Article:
When it comes to energy storage, one of the biggest challenges is finding a material that is both inexpensive and capable of storing large amounts of energy. That’s where carbon comes in. As it turns out, carbon is an ideal thermal storage material:
- It is relatively cheap, with a cost of around $1 per kilowatt-hour;
- It has a high energy density, with a capacity of over 1,500 watt-hours per liter (Wh/L) at 2,200 ºC. This is significantly higher than other materials (such as carbon steel, mullite, Al₂O₃, SiO₂, and Al) commonly used for thermal storage;
- It has a high specific heat, which means it can store a lot of energy per unit of mass. At 2,200 ºC, its specific heat is over 2,000 joules per kilogram-kelvin; and
- It also has a high thermal conductivity, which means it can transfer heat energy quickly and efficiently. This is important for thermal storage systems, as it allows the stored energy to be used quickly when needed.
The design of the storage medium can be just as important as the material itself. Antora Energy has designed a U-shaped thermal storage medium. This unique design has several advantages over traditional thermal storage methods:
- It allows for more heat to be discharged from the carbon storage medium. The increased surface area of the carbon means that more heat can be dissipated, resulting in higher energy efficiency;
- It allows for heat to be extracted more deeply from the carbon medium, avoiding a large thermal gradient; and
- It concentrates heat in the U-shaped chamber, outputting a beam of high-intensity light. This light can then be converted to electricity by thermophotovoltaics (TPVs) or used to make heat up to 1,500 ºC for industrial heat applications.
The volume of the U-shaped chamber is optimized for optimal performance. A large chamber volume results in less carbon material and, consequently, less thermal energy stored.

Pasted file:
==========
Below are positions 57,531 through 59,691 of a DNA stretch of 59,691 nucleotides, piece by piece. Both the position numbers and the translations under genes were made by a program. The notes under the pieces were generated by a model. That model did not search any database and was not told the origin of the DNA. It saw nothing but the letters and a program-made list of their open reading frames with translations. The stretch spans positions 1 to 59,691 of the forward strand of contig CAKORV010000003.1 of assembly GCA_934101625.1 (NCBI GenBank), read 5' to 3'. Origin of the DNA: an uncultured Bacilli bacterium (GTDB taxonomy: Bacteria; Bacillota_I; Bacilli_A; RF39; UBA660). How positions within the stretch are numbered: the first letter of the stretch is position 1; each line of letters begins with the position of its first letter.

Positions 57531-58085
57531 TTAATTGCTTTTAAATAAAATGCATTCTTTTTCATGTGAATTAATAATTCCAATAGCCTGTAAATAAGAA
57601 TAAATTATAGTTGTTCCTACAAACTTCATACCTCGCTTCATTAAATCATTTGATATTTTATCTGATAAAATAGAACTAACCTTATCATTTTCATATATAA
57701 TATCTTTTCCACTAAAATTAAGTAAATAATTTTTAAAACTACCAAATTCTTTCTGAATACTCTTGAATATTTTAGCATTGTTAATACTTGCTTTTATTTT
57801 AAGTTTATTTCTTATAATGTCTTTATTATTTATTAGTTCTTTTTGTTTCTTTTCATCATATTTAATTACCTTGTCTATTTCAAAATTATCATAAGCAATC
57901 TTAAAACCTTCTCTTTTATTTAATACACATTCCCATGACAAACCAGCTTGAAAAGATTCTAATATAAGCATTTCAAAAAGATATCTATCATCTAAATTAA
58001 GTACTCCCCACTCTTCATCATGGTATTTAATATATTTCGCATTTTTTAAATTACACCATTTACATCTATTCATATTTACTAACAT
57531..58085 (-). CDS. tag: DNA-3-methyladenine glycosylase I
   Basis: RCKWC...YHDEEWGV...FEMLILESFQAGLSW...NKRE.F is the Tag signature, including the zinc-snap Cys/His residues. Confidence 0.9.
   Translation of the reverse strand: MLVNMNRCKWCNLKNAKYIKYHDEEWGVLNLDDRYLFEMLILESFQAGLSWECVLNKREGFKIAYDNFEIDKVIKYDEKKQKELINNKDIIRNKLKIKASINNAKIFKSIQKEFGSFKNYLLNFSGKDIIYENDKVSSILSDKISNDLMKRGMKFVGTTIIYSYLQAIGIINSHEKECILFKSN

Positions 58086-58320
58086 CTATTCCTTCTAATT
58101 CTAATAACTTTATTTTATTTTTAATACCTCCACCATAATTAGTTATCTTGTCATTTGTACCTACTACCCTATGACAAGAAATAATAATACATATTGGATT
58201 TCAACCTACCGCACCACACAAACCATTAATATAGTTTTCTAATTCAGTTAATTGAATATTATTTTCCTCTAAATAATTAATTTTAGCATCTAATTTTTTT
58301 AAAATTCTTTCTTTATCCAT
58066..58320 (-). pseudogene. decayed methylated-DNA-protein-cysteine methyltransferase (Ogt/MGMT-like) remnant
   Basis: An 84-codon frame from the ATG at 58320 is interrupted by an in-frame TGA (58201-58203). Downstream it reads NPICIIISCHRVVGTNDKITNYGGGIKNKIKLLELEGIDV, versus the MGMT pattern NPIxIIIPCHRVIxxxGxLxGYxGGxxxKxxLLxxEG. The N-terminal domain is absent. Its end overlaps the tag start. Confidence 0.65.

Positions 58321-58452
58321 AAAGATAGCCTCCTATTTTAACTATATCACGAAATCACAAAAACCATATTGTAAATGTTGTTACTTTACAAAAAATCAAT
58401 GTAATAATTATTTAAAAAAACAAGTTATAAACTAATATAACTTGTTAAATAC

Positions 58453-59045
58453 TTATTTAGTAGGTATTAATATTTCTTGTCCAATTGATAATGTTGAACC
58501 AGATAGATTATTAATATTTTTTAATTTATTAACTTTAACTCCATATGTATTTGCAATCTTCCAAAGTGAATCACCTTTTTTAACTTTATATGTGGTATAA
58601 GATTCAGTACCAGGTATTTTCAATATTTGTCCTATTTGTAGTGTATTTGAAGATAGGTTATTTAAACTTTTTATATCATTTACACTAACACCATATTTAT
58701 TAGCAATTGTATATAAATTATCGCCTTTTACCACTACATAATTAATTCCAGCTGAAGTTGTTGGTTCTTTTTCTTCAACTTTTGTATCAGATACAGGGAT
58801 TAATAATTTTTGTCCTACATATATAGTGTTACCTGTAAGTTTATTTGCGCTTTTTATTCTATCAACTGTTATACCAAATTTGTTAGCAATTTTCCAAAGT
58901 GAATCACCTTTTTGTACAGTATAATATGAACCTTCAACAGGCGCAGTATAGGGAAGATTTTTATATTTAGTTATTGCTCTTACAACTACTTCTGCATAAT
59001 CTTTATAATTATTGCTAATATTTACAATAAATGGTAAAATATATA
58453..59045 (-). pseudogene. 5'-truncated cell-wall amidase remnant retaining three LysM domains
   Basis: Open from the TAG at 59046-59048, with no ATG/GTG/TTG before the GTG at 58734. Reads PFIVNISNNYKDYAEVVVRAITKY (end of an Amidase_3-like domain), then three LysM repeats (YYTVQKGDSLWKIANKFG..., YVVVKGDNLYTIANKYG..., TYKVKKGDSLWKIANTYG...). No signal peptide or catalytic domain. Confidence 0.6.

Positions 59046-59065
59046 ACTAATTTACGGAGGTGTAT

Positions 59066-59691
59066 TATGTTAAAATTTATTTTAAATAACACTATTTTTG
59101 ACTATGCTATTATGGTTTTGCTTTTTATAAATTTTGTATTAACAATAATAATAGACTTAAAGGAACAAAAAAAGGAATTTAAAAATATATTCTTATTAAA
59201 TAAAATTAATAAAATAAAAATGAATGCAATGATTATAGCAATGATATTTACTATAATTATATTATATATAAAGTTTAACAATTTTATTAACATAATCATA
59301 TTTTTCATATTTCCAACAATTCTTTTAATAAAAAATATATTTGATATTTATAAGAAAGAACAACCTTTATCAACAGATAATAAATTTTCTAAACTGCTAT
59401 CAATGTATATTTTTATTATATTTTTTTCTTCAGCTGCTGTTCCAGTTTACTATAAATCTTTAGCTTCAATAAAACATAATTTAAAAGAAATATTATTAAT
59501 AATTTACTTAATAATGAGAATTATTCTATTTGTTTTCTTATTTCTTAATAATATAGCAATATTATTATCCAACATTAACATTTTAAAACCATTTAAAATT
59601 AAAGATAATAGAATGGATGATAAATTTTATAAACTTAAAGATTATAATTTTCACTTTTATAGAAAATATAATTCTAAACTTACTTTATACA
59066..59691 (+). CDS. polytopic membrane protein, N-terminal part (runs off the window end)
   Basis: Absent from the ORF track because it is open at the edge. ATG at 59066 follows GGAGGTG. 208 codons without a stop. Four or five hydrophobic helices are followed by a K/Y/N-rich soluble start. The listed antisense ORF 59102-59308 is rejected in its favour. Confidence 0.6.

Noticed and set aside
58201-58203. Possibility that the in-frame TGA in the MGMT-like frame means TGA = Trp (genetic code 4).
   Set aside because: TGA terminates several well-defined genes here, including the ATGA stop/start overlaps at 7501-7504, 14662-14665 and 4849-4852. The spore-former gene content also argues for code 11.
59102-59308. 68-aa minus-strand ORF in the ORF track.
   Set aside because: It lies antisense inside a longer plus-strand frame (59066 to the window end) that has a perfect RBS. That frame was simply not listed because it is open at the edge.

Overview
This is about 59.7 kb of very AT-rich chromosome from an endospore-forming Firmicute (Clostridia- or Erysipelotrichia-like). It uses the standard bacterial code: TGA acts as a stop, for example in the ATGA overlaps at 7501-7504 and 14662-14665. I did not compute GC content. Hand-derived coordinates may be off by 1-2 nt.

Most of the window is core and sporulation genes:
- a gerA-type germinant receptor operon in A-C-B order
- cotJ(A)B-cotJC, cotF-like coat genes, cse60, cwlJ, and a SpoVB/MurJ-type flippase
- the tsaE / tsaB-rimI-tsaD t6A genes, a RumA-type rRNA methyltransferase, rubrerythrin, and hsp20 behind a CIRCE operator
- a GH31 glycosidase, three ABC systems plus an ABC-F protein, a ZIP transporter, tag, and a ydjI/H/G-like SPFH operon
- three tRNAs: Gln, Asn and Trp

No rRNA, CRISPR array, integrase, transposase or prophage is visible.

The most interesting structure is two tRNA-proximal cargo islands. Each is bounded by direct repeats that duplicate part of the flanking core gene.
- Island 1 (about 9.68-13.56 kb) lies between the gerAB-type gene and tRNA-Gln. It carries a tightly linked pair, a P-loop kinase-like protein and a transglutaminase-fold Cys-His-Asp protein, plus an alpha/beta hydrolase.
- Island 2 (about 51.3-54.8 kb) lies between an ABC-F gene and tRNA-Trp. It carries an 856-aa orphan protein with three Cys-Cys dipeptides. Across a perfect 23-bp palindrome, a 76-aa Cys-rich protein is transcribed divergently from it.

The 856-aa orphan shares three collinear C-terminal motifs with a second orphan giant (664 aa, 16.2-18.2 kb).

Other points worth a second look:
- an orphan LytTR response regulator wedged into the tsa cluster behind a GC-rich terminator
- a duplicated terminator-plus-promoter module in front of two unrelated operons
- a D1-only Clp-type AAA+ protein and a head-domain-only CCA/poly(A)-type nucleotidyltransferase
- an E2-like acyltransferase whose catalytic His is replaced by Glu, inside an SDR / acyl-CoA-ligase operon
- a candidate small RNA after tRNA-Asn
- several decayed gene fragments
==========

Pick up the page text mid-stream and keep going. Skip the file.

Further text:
How does the thermal storage system work?
During active charging, as depicted in the figure below, resistive heating elements are coupled to electrodes to heat the thermal storage medium. To prevent damage to electrodes, water is used to actively cool them.
When the thermal storage medium reaches or exceeds a threshold temperature (e.g., > 1,100 ºC or > 2,200 ºC), the resistive heating elements are idling. The temperature of the thermal storage medium and resistive heating elements are similar. Heat from the resistive heating elements can be conducted back to cooled electrodes that are coupled to the resistive heating elements, resulting in heat leakage. Consequently, when the resistive heating elements and thermal storage medium are idling, the electrodes are detached from resistive heating elements to prevent energy loss, and TPVs are stored in a chamber adjacent to the main chamber.
During discharging, as depicted in the figure below, TPVs are exposed to emitted heat from the thermal storage medium.
A beam of high-intensity light emitted from the hot thermal storage medium heats the re-radiator. The hot re-radiator then emits concentrated light that can be converted into electricity by thermophotovoltaics (TPVs). Because the power conversion efficiency of TPV is dependent on the temperature of the re-radiating heat surface, the throttle between the thermal storage medium and re-radiator controls the amount of heat received by the thermophotovoltaics from the re-radiator. Thereby, by dynamically controlling the throttle, the temperature of the re-radiator can be maintained at the threshold discharge temperature. The cooling plate lowers the temperature of the TPVs to an acceptable level. The power conversion efficiency of TPVs can achieve over 40%.
In the event of safety or emergency actions, the binary shutter can be inserted between the thermophotovoltaics and re-radiator to quickly stop the thermophotovoltaics from absorbing additional heat.
As schematically depicted in the figure below, the TPV comprises a multijunction PV stack positioned between an outer layer (such as a protective layer and/or anti-reflective layer) and a highly reflective back surface reflector. The outer layer is positioned to first receive the light from the hot re-radiator.